Inner City Press

In Other Media-eg New Statesman, AJE, FP, Georgia, NYTAzerbaijan, CSM Click here to contact us     .

These reports are usually available through Google News and on Lexis-Nexis

Share |   

Follow on TWITTER

Home -

These reports are usually available through Google News and on Lexis-Nexis


(FP Twitterati 100, 2013)

ICP on YouTube

More: InnerCityPro
Sept 24, 2013

UN: Sri Lanka


FOIA Finds  

Google, Asked at UN About Censorship, Moved to Censor the Questioner, Sources Say, Blaming UN - Update - Editorial

Support this work by buying this book

Click on cover for secure site orders

also includes "Toxic Credit in the Global Inner City"




Bank Beat

Freedom of Information

How to Contact Us

MCC Staff Charged With Sex Abuse Strikes and Deleted Document After US Said Flight Risk to Nigeria

By Matthew Russell Lee, Periscope video

SDNY COURTHOUSE, August 29 – When Colin Akparanta was brought in shackles, accused of sexually abusing female prisoners under his control in the Metropolitan Correctional Center prison, into the U.S. District Court for the Southern District of New York's Magistrates Court on May 21, his wife had been waiting for him for hours. So too his for now publicly paid lawyer. After a reading of the charges, Akparanta was offered $200,000 bail but only when others sign on to it. The U.S. Attorney's Office will go to the house he owns in Irvington, New Jersey to pick up his two guns, and then store them in a vault. His lawyer said Yes, he would be engaging in discussions about a pre-trial disposition, meaning a plea.

   Times change. Now in August, before District Judge Lorna G. Schofield, Akpanta's lawyer is arguing for suppression and to strike a filing from the docket - a filing that even before the motion is heard is not available on PACER outside the courthouse. Now on August 29 it is confirmed: that will remain the case: "DELETED DOCUMENT. Deleted document number 23 MEMORANDUM, as to Colin Akparanta. The document was incorrectly filed in this case, as per instructions from Chambers via telephone." And, "MEMO ENDORSEMENT: as to Colin Akparanta (1) granting [24] CONSENT MOTION to Strike Document No. 23. ENDORSEMENT: Application Granted. The Clerk of the Court is directed to strike and remove docket number 23 from the record in this case. The Clerk of the Court is further directed to terminate the letter motion at docket number 24. (Signed by Judge Lorna G. Schofield on 8/29/2019)."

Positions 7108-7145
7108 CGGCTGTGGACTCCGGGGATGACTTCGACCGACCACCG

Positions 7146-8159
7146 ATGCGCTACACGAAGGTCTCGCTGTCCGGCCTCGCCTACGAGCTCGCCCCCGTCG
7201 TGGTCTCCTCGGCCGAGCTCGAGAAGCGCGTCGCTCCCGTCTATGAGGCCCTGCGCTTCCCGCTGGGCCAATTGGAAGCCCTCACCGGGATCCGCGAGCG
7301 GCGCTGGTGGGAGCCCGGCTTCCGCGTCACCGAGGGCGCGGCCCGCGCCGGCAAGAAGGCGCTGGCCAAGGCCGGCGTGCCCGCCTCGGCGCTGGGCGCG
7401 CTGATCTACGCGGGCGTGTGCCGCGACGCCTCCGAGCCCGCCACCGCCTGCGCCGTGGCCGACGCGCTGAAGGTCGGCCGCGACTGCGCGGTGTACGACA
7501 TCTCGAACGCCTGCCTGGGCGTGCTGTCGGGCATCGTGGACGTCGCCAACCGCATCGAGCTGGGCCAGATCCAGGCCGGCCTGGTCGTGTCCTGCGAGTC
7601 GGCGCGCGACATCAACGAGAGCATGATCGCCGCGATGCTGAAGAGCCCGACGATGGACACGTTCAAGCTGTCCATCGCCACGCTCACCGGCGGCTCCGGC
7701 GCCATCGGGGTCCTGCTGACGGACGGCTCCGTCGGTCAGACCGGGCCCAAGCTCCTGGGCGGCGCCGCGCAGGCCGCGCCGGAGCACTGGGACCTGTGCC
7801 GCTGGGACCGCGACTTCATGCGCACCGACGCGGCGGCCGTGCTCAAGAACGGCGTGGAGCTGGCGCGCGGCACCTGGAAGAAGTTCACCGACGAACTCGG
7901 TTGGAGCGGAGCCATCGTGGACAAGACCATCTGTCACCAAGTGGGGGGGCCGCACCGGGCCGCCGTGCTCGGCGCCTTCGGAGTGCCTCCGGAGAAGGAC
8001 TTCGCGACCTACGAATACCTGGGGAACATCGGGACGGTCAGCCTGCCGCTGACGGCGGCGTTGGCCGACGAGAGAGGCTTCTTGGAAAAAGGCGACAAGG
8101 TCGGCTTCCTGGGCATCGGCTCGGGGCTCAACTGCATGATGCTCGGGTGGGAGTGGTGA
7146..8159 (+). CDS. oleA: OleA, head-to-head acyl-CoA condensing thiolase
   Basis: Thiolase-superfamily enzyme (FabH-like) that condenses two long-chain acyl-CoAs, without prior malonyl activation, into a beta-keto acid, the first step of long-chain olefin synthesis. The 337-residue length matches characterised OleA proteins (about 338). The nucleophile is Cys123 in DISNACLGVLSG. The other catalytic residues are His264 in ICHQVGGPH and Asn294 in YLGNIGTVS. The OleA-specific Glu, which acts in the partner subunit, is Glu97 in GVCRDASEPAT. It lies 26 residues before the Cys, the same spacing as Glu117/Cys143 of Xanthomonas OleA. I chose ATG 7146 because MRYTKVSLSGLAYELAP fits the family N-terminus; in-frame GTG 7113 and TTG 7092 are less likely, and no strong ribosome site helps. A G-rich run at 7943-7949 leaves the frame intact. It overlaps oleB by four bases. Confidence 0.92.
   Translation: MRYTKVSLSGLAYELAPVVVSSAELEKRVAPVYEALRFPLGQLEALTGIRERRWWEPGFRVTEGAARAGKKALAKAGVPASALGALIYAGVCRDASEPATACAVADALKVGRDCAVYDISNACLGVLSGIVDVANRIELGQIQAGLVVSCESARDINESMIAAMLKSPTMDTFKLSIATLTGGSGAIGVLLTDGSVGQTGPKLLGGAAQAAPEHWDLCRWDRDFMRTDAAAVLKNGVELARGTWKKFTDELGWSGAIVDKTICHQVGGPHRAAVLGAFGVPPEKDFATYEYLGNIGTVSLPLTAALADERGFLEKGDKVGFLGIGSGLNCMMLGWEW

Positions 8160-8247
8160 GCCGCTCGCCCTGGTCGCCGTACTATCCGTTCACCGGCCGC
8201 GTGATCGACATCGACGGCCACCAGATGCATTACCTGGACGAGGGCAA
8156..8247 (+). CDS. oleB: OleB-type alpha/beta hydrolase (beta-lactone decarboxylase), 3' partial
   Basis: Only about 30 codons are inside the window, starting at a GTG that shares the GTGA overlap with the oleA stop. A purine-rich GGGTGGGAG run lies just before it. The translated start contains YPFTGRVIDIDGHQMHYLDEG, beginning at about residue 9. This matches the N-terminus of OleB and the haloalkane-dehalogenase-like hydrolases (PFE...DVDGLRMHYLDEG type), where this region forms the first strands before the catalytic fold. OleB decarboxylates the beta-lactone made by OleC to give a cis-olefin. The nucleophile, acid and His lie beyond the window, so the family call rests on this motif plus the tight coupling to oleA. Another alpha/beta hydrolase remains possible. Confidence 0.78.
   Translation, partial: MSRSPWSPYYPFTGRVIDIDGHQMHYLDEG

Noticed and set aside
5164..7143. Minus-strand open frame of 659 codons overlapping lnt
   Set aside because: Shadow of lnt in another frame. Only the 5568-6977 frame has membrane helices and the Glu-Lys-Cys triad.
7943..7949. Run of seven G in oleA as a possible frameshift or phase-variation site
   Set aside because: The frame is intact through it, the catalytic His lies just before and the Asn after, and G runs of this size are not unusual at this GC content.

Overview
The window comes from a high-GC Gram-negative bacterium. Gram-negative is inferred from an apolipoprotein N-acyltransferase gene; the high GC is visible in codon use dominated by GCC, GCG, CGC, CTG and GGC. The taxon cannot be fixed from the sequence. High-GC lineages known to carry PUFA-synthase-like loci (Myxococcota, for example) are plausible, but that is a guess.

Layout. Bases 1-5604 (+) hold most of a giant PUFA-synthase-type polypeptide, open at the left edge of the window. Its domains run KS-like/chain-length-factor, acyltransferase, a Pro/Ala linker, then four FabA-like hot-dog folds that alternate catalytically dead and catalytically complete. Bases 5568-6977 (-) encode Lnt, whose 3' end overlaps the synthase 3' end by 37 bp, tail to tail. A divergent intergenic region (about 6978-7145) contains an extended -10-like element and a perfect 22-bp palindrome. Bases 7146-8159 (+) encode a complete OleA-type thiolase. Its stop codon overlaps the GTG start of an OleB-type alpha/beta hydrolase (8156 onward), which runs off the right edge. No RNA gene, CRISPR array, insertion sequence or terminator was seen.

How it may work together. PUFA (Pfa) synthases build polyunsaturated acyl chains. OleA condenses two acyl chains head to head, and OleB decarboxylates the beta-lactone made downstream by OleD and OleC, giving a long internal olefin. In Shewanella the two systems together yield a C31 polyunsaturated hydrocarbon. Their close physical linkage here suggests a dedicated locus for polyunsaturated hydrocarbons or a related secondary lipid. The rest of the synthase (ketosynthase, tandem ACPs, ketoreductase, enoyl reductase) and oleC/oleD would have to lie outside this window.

Here's from the motion for suppression and more: "the undersigned will move before the Honorable Lorna G. Schofield in the United States District Court for the Southern District of New York, at a date and time convenient to the Court, for an Order,

1. Suppressing all physical evidence seized pursuant to the October 15, 2018 search warrant;

2. Requiring the government to provide the names and other pertinent information regarding the four victims identified in the indictment;

3. Allowing defendant, counsel and an investigator entry into the MCC to photograph the second floor women’s unit;

4. Requiring the immediate production of all BOP records concerning the victims identified in the indictment;

5. Concerning scheduling the early disclosure of 3500, Brady, Giglio, trial exhibits and witness lists and, and for such other and further relief as the Court deems just and proper. Dated: August 22, 2019 Nicholas Kaizer, Esq. LEVITT & KAIZER 40 Fulton Street, 23rd Floor." We'll have more on this.

   Back on May 21 the government argued for a curfew, saying that Akparanta is a naturalized U.S. citizen originally from Nigeria to which he retains strong ties. He didn't try to flee when first questioned - but it seems he thought he was under investigation only for bringing contraband into the MCC for female prisoners, not for the sex acts he traded the contraband and control for.

 The unsealed indictment in USA v. Akparanta lists as his nicknames or aliases "Africa" and "Akon." (A commenter on Inner City Press' thread about the arraignment noted that the singer Akon is not, in fact, from Nigeria - but neither is Africa a country.)

  Akparanta's lawyer expressed concern about where he would be detained on the night of May 21 while awaiting another signer for his bond and the retrieval of his guns. The prosecutors said he will not be in general population or even in any Bureau of Prisons facility but rather a contract one (sounds like GEO, a private prison.)

  The government asked that time be excluded under the Speedy Trial Act for discovery, which they said is voluminous even though the complaint says the sex acts took place off camera, referring to "The Bubble," and to discusss a pre-trial disposition, meaning a plea. Judge Freeman asked Akparanta's lawyer if he anticipated engaging in such discussions. Yes, was the answer. So how long, in a private prison? Inner City Press will continue to cover this case, and others.

  Magistrate Judge Debra Freedman, presiding over SDNY Courtroom 5A for the week, said the government's proposal of a curfew as a way to prevent flight to Nigeria did not make sense. She ordered that Akparanta not have contact with any current or former inmates except in the presence of his (still publicly paid) counsel, which implies he will not be going back to work as a correctional officer any time soon.


Your support means a lot. As little as $5 a month helps keep us going and grants you access to exclusive bonus material on our Patreon page. Click here to become a patron.

Feedback: Editorial [at]

Box 20047, Dag Hammarskjold Station NY NY 10017

Reporter's mobile (and weekends): 718-716-3540

Other, earlier Inner City Press are listed here, and some are available in the ProQuest service, and now on Lexis-Nexis.

 Copyright 2006-2019 Inner City Press, Inc. To request reprint or other permission, e-contact Editorial [at] for